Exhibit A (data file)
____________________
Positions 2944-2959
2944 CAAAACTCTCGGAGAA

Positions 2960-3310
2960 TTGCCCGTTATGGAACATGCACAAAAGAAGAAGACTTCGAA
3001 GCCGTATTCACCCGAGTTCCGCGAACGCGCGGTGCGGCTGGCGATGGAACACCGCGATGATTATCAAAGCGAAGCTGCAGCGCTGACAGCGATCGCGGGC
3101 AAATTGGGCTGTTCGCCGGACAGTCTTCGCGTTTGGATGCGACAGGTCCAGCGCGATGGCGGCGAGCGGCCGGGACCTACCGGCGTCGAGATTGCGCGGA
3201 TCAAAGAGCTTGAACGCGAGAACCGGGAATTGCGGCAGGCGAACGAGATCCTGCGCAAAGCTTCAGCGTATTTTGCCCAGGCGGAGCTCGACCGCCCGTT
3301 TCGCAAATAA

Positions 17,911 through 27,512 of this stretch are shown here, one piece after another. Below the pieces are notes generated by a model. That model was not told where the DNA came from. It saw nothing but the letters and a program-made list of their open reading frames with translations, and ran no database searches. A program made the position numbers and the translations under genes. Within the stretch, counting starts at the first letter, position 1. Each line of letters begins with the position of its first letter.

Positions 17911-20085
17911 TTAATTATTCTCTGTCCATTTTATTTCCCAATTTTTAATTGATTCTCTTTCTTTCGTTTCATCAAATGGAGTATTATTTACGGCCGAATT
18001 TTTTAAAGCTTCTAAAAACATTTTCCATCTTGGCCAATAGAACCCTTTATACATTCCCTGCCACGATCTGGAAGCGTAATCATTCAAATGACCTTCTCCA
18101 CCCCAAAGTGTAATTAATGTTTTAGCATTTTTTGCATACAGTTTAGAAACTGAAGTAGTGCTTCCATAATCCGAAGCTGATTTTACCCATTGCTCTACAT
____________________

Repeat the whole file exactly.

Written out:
Positions 2944-2959
2944 CAAAACTCTCGGAGAA

Positions 2960-3310
2960 TTGCCCGTTATGGAACATGCACAAAAGAAGAAGACTTCGAA
3001 GCCGTATTCACCCGAGTTCCGCGAACGCGCGGTGCGGCTGGCGATGGAACACCGCGATGATTATCAAAGCGAAGCTGCAGCGCTGACAGCGATCGCGGGC
3101 AAATTGGGCTGTTCGCCGGACAGTCTTCGCGTTTGGATGCGACAGGTCCAGCGCGATGGCGGCGAGCGGCCGGGACCTACCGGCGTCGAGATTGCGCGGA
3201 TCAAAGAGCTTGAACGCGAGAACCGGGAATTGCGGCAGGCGAACGAGATCCTGCGCAAAGCTTCAGCGTATTTTGCCCAGGCGGAGCTCGACCGCCCGTT
3301 TCGCAAATAA

Positions 17,911 through 27,512 of this stretch are shown here, one piece after another. Below the pieces are notes generated by a model. That model was not told where the DNA came from. It saw nothing but the letters and a program-made list of their open reading frames with translations, and ran no database searches. A program made the position numbers and the translations under genes. Within the stretch, counting starts at the first letter, position 1. Each line of letters begins with the position of its first letter.

Positions 17911-20085
17911 TTAATTATTCTCTGTCCATTTTATTTCCCAATTTTTAATTGATTCTCTTTCTTTCGTTTCATCAAATGGAGTATTATTTACGGCCGAATT
18001 TTTTAAAGCTTCTAAAAACATTTTCCATCTTGGCCAATAGAACCCTTTATACATTCCCTGCCACGATCTGGAAGCGTAATCATTCAAATGACCTTCTCCA
18101 CCCCAAAGTGTAATTAATGTTTTAGCATTTTTTGCATACAGTTTAGAAACTGAAGTAGTGCTTCCATAATCCGAAGCTGATTTTACCCATTGCTCTACAT